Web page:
PR agency head Cathy McHugh describes herself as someone who “craves peace and quiet, but I find if I have even five minutes of silence I will start an enormous project that keeps me busy from dawn until dusk!” Cathy is Managing Director of Grays PR – which coming into its 16th year means more strategy, skill development and growth of the business for the next 16 years.
Grays delivers all sorts of work for clients – event management, publicity, social media, media liaison – is there a particular task you enjoy the most?
Of all the things I love, it is strategy. I just love starting the conversation, seeing the opportunities and putting those plans into place. So often our clients tell stories or share their business not realising they are sitting on a gold mine of opportunity with their story, to develop collaborations and increase their business. A photo shoot is also fun – just because they are fun!
Can you tell us about a campaign you’ve enjoyed working on?
There are obviously lots over the years, but most recent has been our work with managing the Debenhams Australia announcement. This was a true publicity focused campaign that had to work with national media environment all wanting to lead with the story, get the jump on competitors and associated industry groups trying to ride the wave of an international brand launching into Australia. So we needed to create a strategy to protect the launch, and then to ensure there was enough of a story to tell with the media. We worked with national business media, and launched the brand into Melbourne with terrific press coverage and a great story to tell. Making this a successful event was the client. They had absolute trust in our strategy and deliverables and we worked together like a well-oiled machine – and the results showed, it was a terrific team effort.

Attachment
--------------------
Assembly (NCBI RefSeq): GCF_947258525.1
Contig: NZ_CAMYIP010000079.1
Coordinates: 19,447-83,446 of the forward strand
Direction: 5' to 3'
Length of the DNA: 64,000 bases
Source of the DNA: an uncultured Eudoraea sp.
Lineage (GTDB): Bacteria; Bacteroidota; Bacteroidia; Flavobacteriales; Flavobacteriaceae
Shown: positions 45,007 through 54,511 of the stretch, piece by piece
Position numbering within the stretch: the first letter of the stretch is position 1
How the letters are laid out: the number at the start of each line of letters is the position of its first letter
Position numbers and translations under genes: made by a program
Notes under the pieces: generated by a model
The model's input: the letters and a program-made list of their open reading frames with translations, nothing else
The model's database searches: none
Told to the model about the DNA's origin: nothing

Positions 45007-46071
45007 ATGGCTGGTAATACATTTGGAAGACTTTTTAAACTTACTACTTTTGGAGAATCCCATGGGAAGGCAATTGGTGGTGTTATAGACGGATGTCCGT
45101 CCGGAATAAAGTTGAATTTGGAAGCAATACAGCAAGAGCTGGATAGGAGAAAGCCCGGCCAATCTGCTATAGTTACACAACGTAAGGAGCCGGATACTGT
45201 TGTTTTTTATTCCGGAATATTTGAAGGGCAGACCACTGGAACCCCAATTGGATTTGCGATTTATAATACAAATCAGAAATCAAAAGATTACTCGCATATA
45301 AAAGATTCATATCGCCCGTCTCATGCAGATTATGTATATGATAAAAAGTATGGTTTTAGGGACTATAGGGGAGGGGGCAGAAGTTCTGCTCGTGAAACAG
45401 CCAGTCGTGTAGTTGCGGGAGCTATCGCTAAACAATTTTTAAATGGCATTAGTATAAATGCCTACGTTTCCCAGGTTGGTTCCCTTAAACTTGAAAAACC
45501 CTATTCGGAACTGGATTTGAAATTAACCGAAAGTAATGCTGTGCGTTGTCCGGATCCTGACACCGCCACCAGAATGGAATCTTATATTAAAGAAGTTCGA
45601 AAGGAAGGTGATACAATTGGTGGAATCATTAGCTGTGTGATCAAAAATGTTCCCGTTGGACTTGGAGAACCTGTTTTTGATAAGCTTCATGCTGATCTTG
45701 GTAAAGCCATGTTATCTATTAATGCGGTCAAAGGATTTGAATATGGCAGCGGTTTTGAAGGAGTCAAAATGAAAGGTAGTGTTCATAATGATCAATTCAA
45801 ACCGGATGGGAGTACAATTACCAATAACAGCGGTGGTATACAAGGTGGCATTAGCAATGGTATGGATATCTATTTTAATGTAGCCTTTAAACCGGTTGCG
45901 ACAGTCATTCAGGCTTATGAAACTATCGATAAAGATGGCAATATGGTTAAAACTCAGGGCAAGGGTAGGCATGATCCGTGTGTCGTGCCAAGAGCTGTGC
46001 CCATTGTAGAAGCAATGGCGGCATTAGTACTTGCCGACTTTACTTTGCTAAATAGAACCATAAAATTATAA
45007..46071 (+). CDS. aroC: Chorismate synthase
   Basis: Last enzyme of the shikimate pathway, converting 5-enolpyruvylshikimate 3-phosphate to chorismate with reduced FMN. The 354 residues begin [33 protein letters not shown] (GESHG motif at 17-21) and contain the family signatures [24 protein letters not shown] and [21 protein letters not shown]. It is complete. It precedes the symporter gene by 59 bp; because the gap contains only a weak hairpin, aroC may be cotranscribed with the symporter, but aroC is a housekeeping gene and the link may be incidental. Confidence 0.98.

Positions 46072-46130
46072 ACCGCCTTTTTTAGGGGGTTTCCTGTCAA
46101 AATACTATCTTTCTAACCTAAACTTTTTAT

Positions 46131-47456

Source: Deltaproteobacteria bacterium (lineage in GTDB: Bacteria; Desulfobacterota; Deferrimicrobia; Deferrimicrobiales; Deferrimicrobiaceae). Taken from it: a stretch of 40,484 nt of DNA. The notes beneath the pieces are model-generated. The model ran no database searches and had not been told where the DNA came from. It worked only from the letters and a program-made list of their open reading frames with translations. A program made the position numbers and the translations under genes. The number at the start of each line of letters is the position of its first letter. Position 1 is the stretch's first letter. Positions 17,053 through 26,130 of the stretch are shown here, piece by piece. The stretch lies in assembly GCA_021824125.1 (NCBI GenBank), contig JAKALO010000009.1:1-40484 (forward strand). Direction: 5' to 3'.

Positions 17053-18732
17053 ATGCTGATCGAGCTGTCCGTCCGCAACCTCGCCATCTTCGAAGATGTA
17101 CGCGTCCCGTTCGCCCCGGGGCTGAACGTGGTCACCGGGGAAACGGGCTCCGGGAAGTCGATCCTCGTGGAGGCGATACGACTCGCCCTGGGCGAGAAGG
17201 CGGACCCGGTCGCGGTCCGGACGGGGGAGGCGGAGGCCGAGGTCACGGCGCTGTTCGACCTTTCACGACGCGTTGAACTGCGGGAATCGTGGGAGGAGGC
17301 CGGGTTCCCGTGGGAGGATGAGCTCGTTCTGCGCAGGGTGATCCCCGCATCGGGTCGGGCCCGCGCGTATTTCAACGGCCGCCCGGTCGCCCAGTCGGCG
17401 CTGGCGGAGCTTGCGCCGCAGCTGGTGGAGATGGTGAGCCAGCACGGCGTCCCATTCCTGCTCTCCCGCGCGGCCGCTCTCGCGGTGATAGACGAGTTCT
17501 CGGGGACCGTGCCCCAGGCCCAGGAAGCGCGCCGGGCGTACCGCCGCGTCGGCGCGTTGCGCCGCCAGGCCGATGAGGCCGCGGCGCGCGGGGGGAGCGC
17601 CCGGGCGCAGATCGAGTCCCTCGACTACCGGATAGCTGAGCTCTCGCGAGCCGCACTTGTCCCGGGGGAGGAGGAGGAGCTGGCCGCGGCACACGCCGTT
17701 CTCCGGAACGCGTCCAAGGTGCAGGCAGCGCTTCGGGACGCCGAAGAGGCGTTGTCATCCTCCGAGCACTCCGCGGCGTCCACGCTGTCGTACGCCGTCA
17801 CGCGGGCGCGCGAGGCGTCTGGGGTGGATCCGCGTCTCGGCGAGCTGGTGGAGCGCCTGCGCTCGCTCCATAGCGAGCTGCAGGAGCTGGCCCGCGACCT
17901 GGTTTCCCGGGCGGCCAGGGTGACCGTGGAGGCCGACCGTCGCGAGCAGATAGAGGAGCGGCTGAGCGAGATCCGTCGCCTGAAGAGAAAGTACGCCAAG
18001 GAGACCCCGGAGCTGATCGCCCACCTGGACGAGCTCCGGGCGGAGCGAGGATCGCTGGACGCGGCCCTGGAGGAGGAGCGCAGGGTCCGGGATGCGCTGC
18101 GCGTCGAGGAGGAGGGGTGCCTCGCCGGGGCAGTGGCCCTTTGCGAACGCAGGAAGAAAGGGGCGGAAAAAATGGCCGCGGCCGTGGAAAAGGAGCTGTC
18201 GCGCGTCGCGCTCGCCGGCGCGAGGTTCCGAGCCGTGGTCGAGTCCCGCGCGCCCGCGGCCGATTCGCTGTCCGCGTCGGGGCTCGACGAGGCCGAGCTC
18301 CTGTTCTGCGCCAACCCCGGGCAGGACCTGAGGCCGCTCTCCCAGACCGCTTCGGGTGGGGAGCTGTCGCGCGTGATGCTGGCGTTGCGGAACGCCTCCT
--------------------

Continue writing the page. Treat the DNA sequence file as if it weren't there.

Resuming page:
So often our clients tell stories or share their business not realising
they are sitting on a gold mine of opportunity with their story
What’s the environment like at Grays? Tell us a bit about the team and how you divide work or specialities amongst yourselves.
We are an informal business – respecting and acknowledging that work life balance is left at the door – so we all manage our personal/business/social life under the one roof. We have a terrific grounding of support, respect and trust and that’s a beautiful thing in this crazy world we live in. Our structure is simple, and is still being refined with new and very experienced PR’s who have joined our team.
We have a terrific grounding of support, respect and
trust and that’s a beautiful thing in this crazy world we live in.
Generally, I’ll lead the BIG IDEAS and strategy – with input (there is no I in team). Our GM of Media and Communications the fabulous Michele D’Aloia keeps all of the projects moving, manages timelines and content and connects all of our clients with each other or in new platforms. Kate, Natalie and Nadine deliver on everything – from PR, publicity, events and digital and social media platforms. They are the engine that drives the car!
Do you think PR firms do enough work on their own PR? Discuss.
I think some do and some don’t. It’s a balancing act. Just when Grays is ready to start telling our stories, a client with a more important task at hand comes in. It’s the lawnmower man who does everyone else’s lawn but his own. I also think any PR needs to be of value, to make people think, learn or grow – but it depends on what space you play in the PR market and what value your story gives to growing your business. For us it is about adding value, creating partnerships and learning and growing and sharing with our clients and contacts – much of this is done privately. Our socials are a fun space of pictures and clients – not so much us. But I believe our clients, our interaction with them, their feedback and support is our PR.
What advice would you give a third-year university student who’s keen to work in PR?
GO AND DO WORK EXPERIENCE. And take your studies online – sign up to any and every media/comms/marketing/agency website you can – learn, read, grow, ask questions and find a mentor for advice and to bounce ideas off of. I would also strongly recommend that any work experience you do adds value to what you want to do and how you want to be perceived and where you want your career to lead, don’t just take any internship or work experience.
Time for a fun question: when you were 12, what did you “want to be when you grew up”?
I wanted to work in death. In forensics (math and science thwarted me on that), a morgue, a funeral parlour. My dream client is a funeral parlour. And if I can get work experience now I would grab it. I have no idea why and it’s probably best we don’t look to deep into that, but death has always fascinated. But in my retirement you may very well see me at a funeral parlour or in a cemetery.